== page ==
Crotalus tortugensis

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Crotalus tortugensis
Scientific classification
Kingdom: Animalia
Phylum: Chordata
Subphylum: Vertebrata
Class: Reptilia
Order: Squamata
Suborder: Serpentes
Family: Viperidae
Subfamily: Crotalinae
Genus: Crotalus
Species: C. tortugensis
Binomial name
Crotalus tortugensis
Van Denburgh & Slevin, 1921
Crotalus tortugensis distribution.png
  • Crotalus tortugensis
    Van Denburgh & Slevin, 1921
  • Crotalus atrox tortugensis
    Stejneger & Barbour, 1933
  • Crotalus tortuguensis
    – Hoge & Romano-Hoge, 1971
  • Crotalus atrox tortuguensis
    – Hoge & Romano-Hoge, 1971
  • Crotalus tortugensis
    – Golay et al., 1993[2]
Common names: Tortuga Island diamond rattlesnake,[3][4] Tortuga Island rattlesnake.[5]

Crotalus tortugensis is a venomous pit viper species found only on Tortuga Island in the Gulf of California. No subspecies are currently recognized.[6]


This species is smaller than its close relative, C. atrox, with large males not growing to much more than 100 cm (39 in) in length. The largest specimen on record is 105.8 centimetres (41.7 in) (Klauber, 1972). Compared to C. atrox, the head is shorter relative to the length of the body—a trait considered to be an indication of dwarfing, which is common in island populations.[3]

The color pattern consists of a gray to gray-brown ground color, occasionally with a slight purplish or pinkish hue, overlaid dorsally with a series of 32-41 dark brown to purplish-brown blotches running down the length of the body. The blotches are hexagonal or diamond-shaped, marked with black spots, and bordered with irregular black mottling.[3]

Geographic range[edit]

Found only on Tortuga Island, Baja California Sur, in the Gulf of California, Mexico. Its type locality is "Tortuga Island".[2]


It lives in barren, rocky, desert terrain, sparsely covered with brush and cacti.[3]

Conservation status[edit]

This species is classified as "Least Concern" on the IUCN Red List of Threatened Species. The population trend was stable when assessed in 2007.[1] Species are listed as "Least Concern" due to their wide distribution, presumed large population, or because they are unlikely to be declining fast enough to qualify for listing in a more threatened category.[7]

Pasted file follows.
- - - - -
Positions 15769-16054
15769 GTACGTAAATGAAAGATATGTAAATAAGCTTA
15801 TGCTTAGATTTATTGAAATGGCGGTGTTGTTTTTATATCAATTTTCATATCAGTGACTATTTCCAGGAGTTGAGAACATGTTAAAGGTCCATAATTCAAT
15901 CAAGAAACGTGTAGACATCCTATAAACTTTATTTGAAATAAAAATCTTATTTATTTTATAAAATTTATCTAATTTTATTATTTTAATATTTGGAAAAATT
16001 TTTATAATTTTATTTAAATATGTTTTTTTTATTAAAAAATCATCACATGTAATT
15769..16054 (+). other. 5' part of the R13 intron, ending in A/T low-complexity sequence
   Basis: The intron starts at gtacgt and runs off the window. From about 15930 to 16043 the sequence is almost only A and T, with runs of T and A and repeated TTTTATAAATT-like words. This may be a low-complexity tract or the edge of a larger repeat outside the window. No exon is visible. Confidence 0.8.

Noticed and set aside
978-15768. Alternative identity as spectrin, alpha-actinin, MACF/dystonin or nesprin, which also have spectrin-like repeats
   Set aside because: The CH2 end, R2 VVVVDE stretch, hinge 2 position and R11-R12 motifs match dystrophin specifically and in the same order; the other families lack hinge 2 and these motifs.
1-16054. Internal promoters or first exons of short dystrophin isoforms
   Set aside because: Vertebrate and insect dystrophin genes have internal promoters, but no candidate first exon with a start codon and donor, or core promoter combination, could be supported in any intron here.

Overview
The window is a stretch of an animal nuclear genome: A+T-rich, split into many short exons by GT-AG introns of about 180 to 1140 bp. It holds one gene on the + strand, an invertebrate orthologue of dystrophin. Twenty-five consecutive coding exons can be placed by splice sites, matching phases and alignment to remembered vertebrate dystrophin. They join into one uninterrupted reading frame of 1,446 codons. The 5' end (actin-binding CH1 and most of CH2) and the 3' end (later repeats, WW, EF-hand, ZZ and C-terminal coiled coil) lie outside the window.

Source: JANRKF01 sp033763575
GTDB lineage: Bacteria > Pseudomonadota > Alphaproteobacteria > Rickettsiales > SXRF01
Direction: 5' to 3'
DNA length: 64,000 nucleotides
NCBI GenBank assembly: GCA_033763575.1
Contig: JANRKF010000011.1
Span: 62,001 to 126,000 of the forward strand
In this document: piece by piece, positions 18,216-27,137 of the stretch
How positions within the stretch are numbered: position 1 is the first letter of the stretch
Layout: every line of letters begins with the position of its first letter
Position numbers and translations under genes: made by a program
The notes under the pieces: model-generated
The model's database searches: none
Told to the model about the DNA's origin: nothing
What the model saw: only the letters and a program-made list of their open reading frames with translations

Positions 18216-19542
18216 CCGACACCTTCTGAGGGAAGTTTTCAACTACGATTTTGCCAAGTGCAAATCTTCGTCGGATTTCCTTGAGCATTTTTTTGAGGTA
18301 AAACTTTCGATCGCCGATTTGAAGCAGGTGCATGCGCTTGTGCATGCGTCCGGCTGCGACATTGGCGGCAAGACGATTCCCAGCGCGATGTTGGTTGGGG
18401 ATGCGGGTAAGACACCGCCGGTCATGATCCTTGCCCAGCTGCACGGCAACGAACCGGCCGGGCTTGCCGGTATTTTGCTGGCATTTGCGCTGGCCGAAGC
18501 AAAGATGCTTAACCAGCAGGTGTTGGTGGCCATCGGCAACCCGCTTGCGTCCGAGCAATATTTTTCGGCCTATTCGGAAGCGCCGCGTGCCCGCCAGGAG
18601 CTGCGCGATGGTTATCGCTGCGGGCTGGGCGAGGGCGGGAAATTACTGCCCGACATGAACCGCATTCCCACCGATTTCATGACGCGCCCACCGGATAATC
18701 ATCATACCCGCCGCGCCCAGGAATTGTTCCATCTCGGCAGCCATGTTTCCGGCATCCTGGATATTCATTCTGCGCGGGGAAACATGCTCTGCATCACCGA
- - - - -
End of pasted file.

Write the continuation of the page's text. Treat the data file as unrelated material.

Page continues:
However, this species is threatened due to its limited range, though it is common on the island.[8]


Although Van Denburgh reported they would rattle vigorously when approached, they have been described as being less excitable than C. atrox, their mainland relative.[4]


Its diet apparently consists of mice. Several specimens from the island are reported to have contained mammal hair, and a white-footed mouse, Peromyscus dickeyi, is common on the island.[4]


Klauber (1956) gives an average venom yield of 56 mg for this species. For comparison, the same study yielded an average of 277 mg for C. atrox.[4]


Though most recent authors consider this taxon to be distinct, it may actually be conspecific with C. atrox.[2]

See also[edit]


  1. ^ a b Frost, D.R. (2007). "Crotalus tortugensis". IUCN Red List of Threatened Species. Version 2014.3. International Union for Conservation of Nature. Retrieved 5 March 2015. 
  2. ^ a b c McDiarmid RW, Campbell JA, Touré T. 1999. Snake Species of the World: A Taxonomic and Geographic Reference, vol. 1. Herpetologists' League. 511 pp. ISBN 1-893777-00-6 (series). ISBN 1-893777-01-4 (volume).
  3. ^ a b c d Campbell JA, Lamar WW. 2004. The Venomous Reptiles of the Western Hemisphere. Comstock Publishing Associates, Ithaca and London. 870 pp. 1500 plates. ISBN 0-8014-4141-2.
  4. ^ a b c d Klauber LM. 1956. Rattlesnakes: Their Habitats, Life Histories, and Influence on Mankind. Second Edition, 1997. [First published in 1956, 1972.] University of California Press, Berkeley. ISBN 0-520-21056-5.
  5. ^ Crotalus tortugensis at Rattlesnakes. Accessed 23 March 2007.
  6. ^ "Crotalus tortugensis". Integrated Taxonomic Information System. Retrieved 23 April 2007. 
  7. ^ 2001 Categories & Criteria (version 3.1) at the IUCN Red List. Accessed 13 September 2007.
  8. ^ Crotalus tortugensis at San Diego Natural History Museum. Accessed 23 April 2007.

Further reading[edit]

  • Van Denburgh, J. and J.R. Slevin. 1921. Preliminary diagnoses of more new Species of Reptiles from Islands in the Gulf of California, Mexico. Proc. California Acad. Sci., Fourth Series, Volume 11, pp. 395–398.

External links[edit]